Former Hammerheads member Greg Foresman continues to embrace classic, blues-drenched rock on De Nada. Opener “Strike Up The Band” contains all the hot guitar licks, organ and soulful vocals you’d expect from bands of a similar style. Next up is “32-20 Blues,” one of the album’s two Robert Johnson covers. The pristine production and wah wah-laden version is decent, but it pales compared with the original’s rawness. In addition to the blues, the Motown influence comes through on a few tracks (“How Was I Supposed To Know,” “Dinosaur”). On “Steady Rollin’ Man,” the second Johnson cover, Johnson opts for acoustic guitar with better results. With less glossy production, and some of the lengthier songs trimmed, this album would have had more appeal. As is, it is a so-so entry in the blues-rock genre. —Wesley Johnson
Veirs’ broad, elegant vocal range and the weight of her swinging emotional pendulum fall beautifully in line with the melodic expanse she is capable of reaching. She is adept with different styles and genres (“Don’t Lose Yourself” vs. “Ocean Night Song”), but despite fluctuations, she exudes expression as if one with her maritime roots. Sometimes salty, sometimes boisterous, sometimes as smooth and reflective as glass … almost as if her lyrics and themes ebb and flow with the tide.
Each track is introspective and thoughtful but not guaranteed to be bright or inspiring. The lyrics are most assuredly pensive and emotional, if not angry and frustrated. Some integrate more readily than others — “Wandering Kind” vs. “Drink Deep.” In the former, you have an upbeat drum tempo and a bit of sing-along. In the latter, you madly look for the fast-forward button.
Initial impressions: melancholy afternoons spent lazily crafting necklaces of clover in the midst of a field on a breezy and cloudy summer day; music that enlightens without making anything lighter. Check your emotional pulse before checking this one out. —Michelle Manker
Sad Bastard Brothers
In Hibernation Season, Louisville act Sad Bastard Brothers draws together steady rhythms and guitar work reminiscent of the Smashing Pumpkins without Billy Corgan’s insufferable vocal work. Unfortunately, that’s all there really is to say about Sad Bastard Brothers. A few other influences can be spotted if you pay close attention; “Devil May Care” has a touch of Broken Social Scene without the raucous quality that makes them distinctive, while “Trap Door” stretches Springsteen-style vocals over guitars that are equal parts Rogue Wave and the Shins. The instrumentation is competent, as is the production, which makes Hibernation Season sound more polished and professional than perhaps it really is. That said, the album does produce a few enjoyable tracks. “Eskimos Inherit the Earth” and “Breeze” both have their strong points and serve to anchor the album in such a way that it doesn’t become tired or repetitive. Hibernation Season could be good for a couple of spins in the CD player, but don’t expect it to become a permanent fixture in your rotation. —Justin Keenan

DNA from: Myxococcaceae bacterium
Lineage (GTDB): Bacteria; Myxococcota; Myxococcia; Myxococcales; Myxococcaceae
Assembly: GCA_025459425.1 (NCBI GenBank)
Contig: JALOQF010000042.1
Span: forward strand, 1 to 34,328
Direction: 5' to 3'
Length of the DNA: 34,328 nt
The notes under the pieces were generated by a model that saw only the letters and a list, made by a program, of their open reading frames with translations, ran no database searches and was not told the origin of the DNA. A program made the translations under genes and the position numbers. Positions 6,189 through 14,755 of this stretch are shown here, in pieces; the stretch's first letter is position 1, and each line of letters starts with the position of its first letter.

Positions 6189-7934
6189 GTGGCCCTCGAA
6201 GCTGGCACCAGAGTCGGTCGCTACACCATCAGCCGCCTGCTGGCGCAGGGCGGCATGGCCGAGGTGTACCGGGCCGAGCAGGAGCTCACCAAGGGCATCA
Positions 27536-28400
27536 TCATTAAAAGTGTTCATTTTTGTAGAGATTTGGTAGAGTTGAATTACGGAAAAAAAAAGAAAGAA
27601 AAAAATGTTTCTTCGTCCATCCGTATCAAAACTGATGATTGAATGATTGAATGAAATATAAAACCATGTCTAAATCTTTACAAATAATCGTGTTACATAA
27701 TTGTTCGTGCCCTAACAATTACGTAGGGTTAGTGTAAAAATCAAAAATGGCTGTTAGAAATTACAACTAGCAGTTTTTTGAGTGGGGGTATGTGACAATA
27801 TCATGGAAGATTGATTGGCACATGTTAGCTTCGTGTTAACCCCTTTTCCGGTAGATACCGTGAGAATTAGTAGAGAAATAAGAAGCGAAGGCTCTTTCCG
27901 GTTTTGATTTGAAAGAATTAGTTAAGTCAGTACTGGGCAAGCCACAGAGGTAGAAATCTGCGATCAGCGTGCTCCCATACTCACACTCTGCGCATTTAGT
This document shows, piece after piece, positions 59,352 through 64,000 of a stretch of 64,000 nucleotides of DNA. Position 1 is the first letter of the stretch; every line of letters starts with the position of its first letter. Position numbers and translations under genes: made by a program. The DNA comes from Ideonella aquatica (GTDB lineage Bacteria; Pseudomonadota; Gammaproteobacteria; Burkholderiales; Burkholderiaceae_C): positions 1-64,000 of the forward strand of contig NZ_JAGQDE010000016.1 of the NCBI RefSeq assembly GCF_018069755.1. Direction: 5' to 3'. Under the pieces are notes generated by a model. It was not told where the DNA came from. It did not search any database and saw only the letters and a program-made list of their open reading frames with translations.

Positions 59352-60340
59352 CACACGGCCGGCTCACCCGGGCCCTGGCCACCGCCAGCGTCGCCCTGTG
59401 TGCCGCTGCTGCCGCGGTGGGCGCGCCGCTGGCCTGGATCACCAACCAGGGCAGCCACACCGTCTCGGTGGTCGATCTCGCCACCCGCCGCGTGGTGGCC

Fourteen Autumns and Fifteen Winters
The Twilight Sad
With song titles like “And She Would Darken the Memory,” and lyrics such as The kids are in fire in the bedroom, not to mention the absence of spring and summer from the album title, Fourteen Autumns and Fifteen Winters, you may want to crawl under the covers and cry yourself to sleep. However, despite the best efforts of The Twilight Sad, the record is actually kinda funny. The album’s sound, dominated by layers of fuzzy electric guitars and abundant percussion, is definitely gloomy and even a little heavy. However, the lead singer’s lilting tenor and Scottish accent temper all this darkness and even provide comic relief. Throughout the album, the vocals remind one of Noel Gallagher or the Proclaimers. But occasionally, like when he implores, Why can’t you come around? (“I’m Taking the Train Home,”), he sounds like a breast-beating Groundskeeper Willie. In fact, his caroling, Scottish vocals save The Twilight Sad from sounding too much like Staind to be palpable. The result is heavy rock that could depress you but instead makes you smile. —Andrea Hunt
(LET’S BE QUIET R-R-RECORDS)
Carnivals evoke fear and enjoyment due to louder-than-loud pageantry and double-meanings enhanced by pop culture and mass media. You know, for example, that clowns and carousels are goofy; you also know they creep you out.
The Commonwealth doesn’t wear red noses and white makeup, but its self-titled album trades in whimsical and sinister concepts. “Bloody Genes” waltzes in before letting loose a breakdown fit for metal-heads everywhere. The Latin-tinged “Mirror” is vain, gregarious and sarcastic, but pointed (I’m making out with a mirror/Because it’s better than you). “Skin and Bones” marries the quirkiness of banjos and acoustic guitar rakes, but this troupe never lets uncertainty obscure joy: “Stick with The Logs” basks in pleasant repose, playing on your insecurities and showing you how small they are (If you could just count from one to six/I bet that the pressure just might resist).
Downside? No part lasts long enough to sink in, but these switch-collapse-rebuild compositions are forged by bright minds, and that alone deserves respect. The Commonwealth plays the Late Night Salon anniversary celebration on July 20 at The Jazz Factory, 815 W. Market St., 992-3242. Showtime is 7 p.m. Cover is $10. —Mat Herron